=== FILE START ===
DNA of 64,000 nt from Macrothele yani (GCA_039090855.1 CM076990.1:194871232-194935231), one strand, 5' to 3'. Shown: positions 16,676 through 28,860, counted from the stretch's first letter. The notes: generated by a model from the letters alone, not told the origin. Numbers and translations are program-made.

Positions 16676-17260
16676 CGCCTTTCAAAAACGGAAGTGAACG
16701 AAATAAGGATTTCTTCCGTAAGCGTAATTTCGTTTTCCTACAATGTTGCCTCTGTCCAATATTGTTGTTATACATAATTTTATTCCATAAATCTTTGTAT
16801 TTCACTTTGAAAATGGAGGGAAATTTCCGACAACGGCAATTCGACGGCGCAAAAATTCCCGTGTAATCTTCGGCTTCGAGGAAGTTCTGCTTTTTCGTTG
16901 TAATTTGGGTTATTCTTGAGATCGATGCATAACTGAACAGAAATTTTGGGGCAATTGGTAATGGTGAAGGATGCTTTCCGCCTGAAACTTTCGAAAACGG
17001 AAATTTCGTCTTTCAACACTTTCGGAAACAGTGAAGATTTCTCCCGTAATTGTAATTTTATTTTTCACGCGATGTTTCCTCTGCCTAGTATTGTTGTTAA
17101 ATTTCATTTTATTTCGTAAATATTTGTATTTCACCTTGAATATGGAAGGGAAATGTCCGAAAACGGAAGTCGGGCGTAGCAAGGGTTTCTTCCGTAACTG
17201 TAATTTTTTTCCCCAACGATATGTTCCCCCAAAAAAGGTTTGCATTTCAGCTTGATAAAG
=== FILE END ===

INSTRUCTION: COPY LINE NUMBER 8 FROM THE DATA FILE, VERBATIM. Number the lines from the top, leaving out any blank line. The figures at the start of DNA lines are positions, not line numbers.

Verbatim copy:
17101 ATTTCATTTTATTTCGTAAATATTTGTATTTCACCTTGAATATGGAAGGGAAATGTCCGAAAACGGAAGTCGGGCGTAGCAAGGGTTTCTTCCGTAACTG